Enter in the information about your DPM Service.
The fields you will need are highlighted in the following screenshot.
In the Template box, select the template for the starting point of the distributed application. Chose Blank (Advanced).
Choosing advanced is going to give us a blank template to work from and this is what we want.
Select your custom management pack that you made for this DA and click OK.
Now we need to create a couple of component groups. Let’s create the following:
On the top menu click
Name your component group
select All Objects
Now we need to add the objects that will be included in the component groups.
Let’s do a search for DPM. It will pull up all objects related to DPM.
Select the objects you want and drag them out to the appropriate component group.
For example select the DPM databases and drag them to the Databases component group.
Now drag the DPM servers to the Servers component group.
Now click on
Now with click on one of the component groups and create the relationship.
You can see this in the following screenshot.
This is what you should see when it is all done:
Here is an example of DPM as a DA that is more complex:
I just wanted to show that we could add a lot of more objects and their relationships if we needed to see that at the top level of the DA.
However in this blog post we are going to stick to the simple DPM Service DA we created.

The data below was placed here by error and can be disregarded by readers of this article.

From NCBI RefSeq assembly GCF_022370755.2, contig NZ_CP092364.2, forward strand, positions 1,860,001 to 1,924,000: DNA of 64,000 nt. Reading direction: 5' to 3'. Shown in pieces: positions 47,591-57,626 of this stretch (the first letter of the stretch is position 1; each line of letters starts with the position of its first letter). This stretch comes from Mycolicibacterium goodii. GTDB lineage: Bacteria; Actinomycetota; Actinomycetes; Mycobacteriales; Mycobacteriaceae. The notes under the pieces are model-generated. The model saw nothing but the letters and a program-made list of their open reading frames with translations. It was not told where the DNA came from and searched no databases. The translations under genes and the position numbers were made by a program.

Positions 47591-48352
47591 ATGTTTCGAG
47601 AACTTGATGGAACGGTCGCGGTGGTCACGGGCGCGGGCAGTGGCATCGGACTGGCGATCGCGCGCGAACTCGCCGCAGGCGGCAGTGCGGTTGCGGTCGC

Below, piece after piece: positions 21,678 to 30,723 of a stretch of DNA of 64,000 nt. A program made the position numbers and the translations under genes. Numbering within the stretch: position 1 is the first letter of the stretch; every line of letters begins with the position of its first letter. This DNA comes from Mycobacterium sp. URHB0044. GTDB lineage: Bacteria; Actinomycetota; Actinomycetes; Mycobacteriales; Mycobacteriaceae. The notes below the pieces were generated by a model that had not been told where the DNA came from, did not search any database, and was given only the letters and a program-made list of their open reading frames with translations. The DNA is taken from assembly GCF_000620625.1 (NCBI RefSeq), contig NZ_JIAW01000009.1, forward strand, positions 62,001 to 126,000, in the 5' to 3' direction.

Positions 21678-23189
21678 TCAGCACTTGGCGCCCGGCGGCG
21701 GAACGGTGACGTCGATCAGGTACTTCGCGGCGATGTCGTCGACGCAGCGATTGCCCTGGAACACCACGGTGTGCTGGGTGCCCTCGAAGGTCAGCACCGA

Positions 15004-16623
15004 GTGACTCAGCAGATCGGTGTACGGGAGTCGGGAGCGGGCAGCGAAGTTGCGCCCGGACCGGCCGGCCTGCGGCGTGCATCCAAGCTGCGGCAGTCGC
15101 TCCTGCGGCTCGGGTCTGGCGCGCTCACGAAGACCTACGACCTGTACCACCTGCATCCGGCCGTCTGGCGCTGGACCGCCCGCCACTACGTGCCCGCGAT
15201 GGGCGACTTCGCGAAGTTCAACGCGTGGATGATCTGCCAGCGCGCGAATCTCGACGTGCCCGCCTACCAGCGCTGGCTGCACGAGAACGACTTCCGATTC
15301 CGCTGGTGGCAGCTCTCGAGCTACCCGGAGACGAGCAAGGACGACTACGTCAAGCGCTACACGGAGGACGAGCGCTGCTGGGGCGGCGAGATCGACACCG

Viewing the DPM DA
Now that we have created the DPM Service DA let’s take a look at it in action.
Before we do here are some common uses for running DPM as a DA in SCOM:
Quickly see what agents are tied to what DPM servers.
Quickly see what storage or tape libraries are tied to what DPM servers.
Quickly narrow down issues.
One of our DPM servers and it’s database is offline:
We have healthy SharePoint Protection Group:
We have a problem with our HP Tape library and our Exchange Protection Group:
The following screenshot is an example of viewing the DPM service in the SCOM Web Console.
You will notice this looks the same as it does in the full SCOM console.
Stay tuned for follow up posts on creating a Service Level Objective for the DPM Service DA and building out some dashboard widgets that encompass the SLA, state view and performance of the DPM service DA.